Cybersecurity starts at the workplace

Bob Dietzel//April 28, 2023


Cybersecurity starts at the workplace

Bob Dietzel//April 28, 2023

According to the recently released 11th annual Allianz Risk Barometer, insureds and brokers participating in the survey ranked cyber risk as the top business risk in 2022.   

While cyber risk had appeared on previous surveys, this is only the second time it has topped the Risk Barometer. The key driver, according to the survey, is a surge in ransomware attacks with 57% of respondents naming it as the leading cyberthreat going forward into 2023.   

Companies’ growing reliance on digitalization and effects from the Work from Home movement have also raised concerns regarding cyberthreats.  

In addition, recent attacks have revealed troubling trends including double extortion tactics pairing the encryption of systems with data breaches, the exploitation of companies’ software vulnerabilities and the targeting of critical infrastructure.  

In acknowledging growing cyber risks, US companies are dedicating massive resources to keep their companies safe. Research and advisory company Gartner has forecasted spending on information security and risk management products and services will grow 11.3% to total more than $188 billion by year’s end.   

To a certain degree, fear is driving this financial commitment. No management team wants to face the unhappy prospect of reporting a data breach to shareholders, strategic partners and customers.   

Of course, the damage caused by a cyberattack can extend far beyond a tarnished reputation. According to the U.S. Department of Defense Science Board’s “Resilient Military Systems” report, as interpreted by Flashpoint, regarding a catastrophic Tier 6 cyber attack: “Kinetic and cyber attacks conducted by threat actor(s) have the potential to cause complete paralysis and/or destruction of critical systems and infrastructure. Under such circumstances, regular business operations and/or government functions cease and data confidentiality, integrity, and availability are completely compromised for extended periods.”  

While much of the nearly $200 billion in cyber security spending will be devoted to effective defenses against cybercriminals, companies are advised to also invest in critical low- to no-cost common sense actions to anticipate cyber intrusions from bad actors.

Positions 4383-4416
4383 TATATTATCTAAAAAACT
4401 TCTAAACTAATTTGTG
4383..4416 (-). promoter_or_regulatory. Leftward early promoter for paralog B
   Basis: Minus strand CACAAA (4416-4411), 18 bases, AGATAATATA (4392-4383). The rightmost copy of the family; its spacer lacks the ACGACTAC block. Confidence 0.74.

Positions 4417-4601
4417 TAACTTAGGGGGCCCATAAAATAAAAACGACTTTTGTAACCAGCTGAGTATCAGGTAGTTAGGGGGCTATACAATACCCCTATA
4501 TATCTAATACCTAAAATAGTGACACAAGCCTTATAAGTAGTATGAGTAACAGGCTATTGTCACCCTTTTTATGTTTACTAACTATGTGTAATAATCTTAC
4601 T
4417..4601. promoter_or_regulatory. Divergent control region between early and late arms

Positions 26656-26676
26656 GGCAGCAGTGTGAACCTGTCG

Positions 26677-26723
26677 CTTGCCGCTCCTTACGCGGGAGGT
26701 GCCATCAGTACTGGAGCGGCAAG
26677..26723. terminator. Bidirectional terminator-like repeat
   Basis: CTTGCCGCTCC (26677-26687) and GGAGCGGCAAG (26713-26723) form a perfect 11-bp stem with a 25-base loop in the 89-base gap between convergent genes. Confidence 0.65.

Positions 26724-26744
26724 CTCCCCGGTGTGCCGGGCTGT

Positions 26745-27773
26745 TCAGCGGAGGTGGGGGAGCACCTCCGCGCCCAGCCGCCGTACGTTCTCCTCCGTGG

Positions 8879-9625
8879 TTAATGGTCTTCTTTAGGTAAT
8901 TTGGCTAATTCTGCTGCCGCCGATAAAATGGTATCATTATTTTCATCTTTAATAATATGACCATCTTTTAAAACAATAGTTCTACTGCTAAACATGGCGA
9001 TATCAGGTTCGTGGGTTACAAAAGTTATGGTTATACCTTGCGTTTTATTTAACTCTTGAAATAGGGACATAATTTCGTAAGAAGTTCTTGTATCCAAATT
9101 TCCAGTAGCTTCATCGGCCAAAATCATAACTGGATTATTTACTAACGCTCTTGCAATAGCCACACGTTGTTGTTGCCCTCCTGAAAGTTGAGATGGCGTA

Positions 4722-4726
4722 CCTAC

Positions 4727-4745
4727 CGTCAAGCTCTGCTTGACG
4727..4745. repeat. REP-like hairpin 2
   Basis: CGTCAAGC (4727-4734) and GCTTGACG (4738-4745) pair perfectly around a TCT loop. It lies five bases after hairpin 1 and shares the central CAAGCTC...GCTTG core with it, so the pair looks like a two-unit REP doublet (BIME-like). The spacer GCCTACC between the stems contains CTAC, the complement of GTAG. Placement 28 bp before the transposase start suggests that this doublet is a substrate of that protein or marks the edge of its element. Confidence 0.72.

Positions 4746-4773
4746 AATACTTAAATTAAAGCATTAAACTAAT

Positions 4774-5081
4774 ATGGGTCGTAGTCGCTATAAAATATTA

Although external actors are responsible for much cyber harm, company insiders are responsible for 60% of cyberattacks according to a report published by IBM.  Let’s consider the question: who is a company insider? The answer extends far beyond company employees to include anyone who possesses credentials enabling physical or remote access to a company’s digital assets.    

The beginning of a solution can be found in your selection screen.  Award credentials to access sensitive digital assets only to individuals who have earned your confidence. What’s more, award credentials only to those individuals who absolutely need to have them. If an employee or contractor is fired from or chooses to leave your firm, block access to digital assets immediately.  

Portable drives, as a rule, should be treated with the same level of distrust accorded a rattlesnake. An employee or contractor who copies digital assets onto a portable drive and later slips it into his or her pocket can do as much damage as a hacker who infiltrates your IT system from a remote location.  Even an otherwise well-intentioned employee or contractor could unknowingly introduce a virus into your IT system by inserting an infected portable drive into a port.  

Individuals perpetrating ransomware cannot restrict access to your company’s computer system without the agency of employees and contractors.  Frustrate these criminal efforts to hold your company’s digital assets hostage by following these rules of thumb: 

  • Train contractors and personnel to recognize bogus e-mails and advertisements. 
  • Stay current on all IT protection systems, including anti-virus software. 
  • Instruct all individuals logged into your IT system to not click on unknown e-mails or attachments.

Employees and contractors should exercise caution before accessing your company IT system via a public hotspot, since 95 % of Wi-Fi traffic is unencrypted. Your company’s digital assets will become vulnerable if the hacker working at the next table or across the lobby penetrates your corporate server. Following are a few rules of thumb to manage this risk: 

  • Don’t join “Free Wi-Fi” networks. Refuse this particular act of charity and create your own personal hotspot with your wireless device. 
  • Before logging in, set all websites to “HTTP secure.” 
  • Use a VPN before logging into a company network. 
  • Do not access personal financial accounts via a Wi-Fi hotspot. In fact, anytime a user name and password are required to gain access to a website, put the time to better use by stretching your legs and walking to the counter to order a cup of coffee and nice piece of cake.

Finally, hopeful optimism is not a positive personal attribute when it comes to cyber attacks. Since there is every chance your company will someday be targeted by a cybercriminal, all individuals with access to your company IT system should be instructed regarding proper cyber hygiene. 


Bob Dietzel is the co-founder and principal of KMRD Partners, Inc., a risk and human capital management consulting and insurance brokerage firm located in the Philadelphia region serving clients worldwide. KMRD works to protect clients’ assets by reducing their cost of risk. Bob can be reached at [email protected]